name is 311 and you know it ain’t easy.” One imagines singer Benji Webbe in some hotel room with MTV on, maybe while on tour with Soulfly (whose debut album he contributed to), watching these five white guys arrogantly smug their way through a frat-fuck mockery of dancehall and just seethed. Maybe right then, the first seeds of his band Skindred’s staggering gauntlet-throw “Nobody” began to germinate. “My sound we’ve come to take over,” it begins. “MC you better look over your shoulder.” If it sounds like a warning, that’s because it is. The band is giving it their all; guitarist Mikey Demus does expert work summoning the urgency of a dancehall horn with the octave pedal, but for the most part their job is to get out of Benji Webbe’s way. Shifting through an unreal litany of accents, voices, and flows, Webbe turns in one of the greatest vocal performances nu-metal has ever seen, one that’s as much Wayne Smith as it is Wayne Static. It’s difficult to single out any particular moment-- the little squeak he throws into “nobody”, the inimitable “Why-yai-yai!” that leads into the breakdown, the “bah-bah-bam”s that set it off-- that could define the song, but nothing quite tops the bottom dropping out of the chorus and Webbe downshifting into a brutal growl. It’s a full-body-chills moment that surprises every time it happens. Even though they left instructions right in the song (“Blend up the reggae, metal, punk, hip-hop”) there’s still never been anything quite like “Nobody,” before or since, and hey, what do you know, maybe it ain’t easy after all.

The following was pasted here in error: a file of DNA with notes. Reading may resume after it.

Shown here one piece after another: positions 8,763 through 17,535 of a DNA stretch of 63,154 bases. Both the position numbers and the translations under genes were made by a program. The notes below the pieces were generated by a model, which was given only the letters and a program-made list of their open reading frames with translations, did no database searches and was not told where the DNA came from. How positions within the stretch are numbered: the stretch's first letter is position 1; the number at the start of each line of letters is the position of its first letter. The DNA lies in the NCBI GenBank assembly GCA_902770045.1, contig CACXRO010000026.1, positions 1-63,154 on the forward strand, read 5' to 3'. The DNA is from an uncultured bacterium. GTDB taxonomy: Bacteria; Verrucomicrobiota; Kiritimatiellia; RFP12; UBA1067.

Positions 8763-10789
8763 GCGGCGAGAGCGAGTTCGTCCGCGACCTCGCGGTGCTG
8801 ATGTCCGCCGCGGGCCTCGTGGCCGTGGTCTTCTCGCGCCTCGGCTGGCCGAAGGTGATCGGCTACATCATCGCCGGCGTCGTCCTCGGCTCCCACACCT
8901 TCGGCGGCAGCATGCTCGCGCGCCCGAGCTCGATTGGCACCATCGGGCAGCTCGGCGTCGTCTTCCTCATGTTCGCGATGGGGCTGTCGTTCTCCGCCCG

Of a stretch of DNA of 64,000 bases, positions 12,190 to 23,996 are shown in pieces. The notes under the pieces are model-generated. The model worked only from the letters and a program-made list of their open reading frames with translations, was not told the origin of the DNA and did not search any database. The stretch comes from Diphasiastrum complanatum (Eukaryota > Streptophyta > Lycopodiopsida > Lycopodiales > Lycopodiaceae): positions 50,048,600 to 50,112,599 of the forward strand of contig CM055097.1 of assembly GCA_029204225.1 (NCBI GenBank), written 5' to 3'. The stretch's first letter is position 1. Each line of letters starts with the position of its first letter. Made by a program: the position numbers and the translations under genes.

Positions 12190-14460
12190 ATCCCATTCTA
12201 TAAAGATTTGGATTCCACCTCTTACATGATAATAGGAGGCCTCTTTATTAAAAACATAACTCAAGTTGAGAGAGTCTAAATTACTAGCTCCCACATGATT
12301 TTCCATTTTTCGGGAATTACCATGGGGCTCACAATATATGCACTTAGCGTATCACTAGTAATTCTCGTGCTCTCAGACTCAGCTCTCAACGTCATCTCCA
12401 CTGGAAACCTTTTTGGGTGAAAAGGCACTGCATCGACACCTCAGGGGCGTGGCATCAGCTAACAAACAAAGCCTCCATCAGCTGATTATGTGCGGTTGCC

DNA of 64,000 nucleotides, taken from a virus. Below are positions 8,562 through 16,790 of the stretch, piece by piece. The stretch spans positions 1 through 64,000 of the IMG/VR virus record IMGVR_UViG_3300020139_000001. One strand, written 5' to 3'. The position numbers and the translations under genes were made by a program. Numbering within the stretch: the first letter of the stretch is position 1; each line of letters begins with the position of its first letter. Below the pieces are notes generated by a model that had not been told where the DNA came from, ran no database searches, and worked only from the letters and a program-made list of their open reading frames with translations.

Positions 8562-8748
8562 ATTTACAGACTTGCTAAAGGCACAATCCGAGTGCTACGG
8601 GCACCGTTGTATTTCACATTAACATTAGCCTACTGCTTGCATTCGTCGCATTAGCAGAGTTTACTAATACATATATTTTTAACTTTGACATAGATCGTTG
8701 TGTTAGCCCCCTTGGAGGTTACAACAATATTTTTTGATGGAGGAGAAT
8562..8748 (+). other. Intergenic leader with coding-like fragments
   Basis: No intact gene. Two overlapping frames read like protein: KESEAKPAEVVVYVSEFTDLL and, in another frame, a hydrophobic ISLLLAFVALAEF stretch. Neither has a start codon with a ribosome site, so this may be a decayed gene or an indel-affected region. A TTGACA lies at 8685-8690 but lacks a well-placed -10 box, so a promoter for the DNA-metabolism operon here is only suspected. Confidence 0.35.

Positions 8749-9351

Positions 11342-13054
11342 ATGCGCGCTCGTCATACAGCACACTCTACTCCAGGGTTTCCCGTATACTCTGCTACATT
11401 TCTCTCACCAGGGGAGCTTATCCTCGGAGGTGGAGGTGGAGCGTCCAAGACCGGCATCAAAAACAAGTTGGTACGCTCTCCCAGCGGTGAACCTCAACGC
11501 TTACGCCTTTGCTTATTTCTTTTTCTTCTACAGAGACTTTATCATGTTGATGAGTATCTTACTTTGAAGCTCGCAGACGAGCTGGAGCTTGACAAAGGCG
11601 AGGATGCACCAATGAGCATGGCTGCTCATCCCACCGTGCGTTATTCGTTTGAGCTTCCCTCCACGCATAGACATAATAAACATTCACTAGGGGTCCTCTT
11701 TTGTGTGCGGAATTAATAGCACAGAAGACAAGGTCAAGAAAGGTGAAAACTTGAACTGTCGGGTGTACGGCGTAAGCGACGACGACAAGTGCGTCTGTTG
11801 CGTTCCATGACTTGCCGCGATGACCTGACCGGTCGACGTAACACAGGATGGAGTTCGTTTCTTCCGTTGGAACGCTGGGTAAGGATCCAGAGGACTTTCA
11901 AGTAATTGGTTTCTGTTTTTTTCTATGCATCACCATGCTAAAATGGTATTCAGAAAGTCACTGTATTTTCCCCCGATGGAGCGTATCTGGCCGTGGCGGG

“Funk slap bass mixed with the dancehall and hip-hop beats and punk guitar,” smirked Nick Hexum on 311’s 1999 single “Come Original.” ”The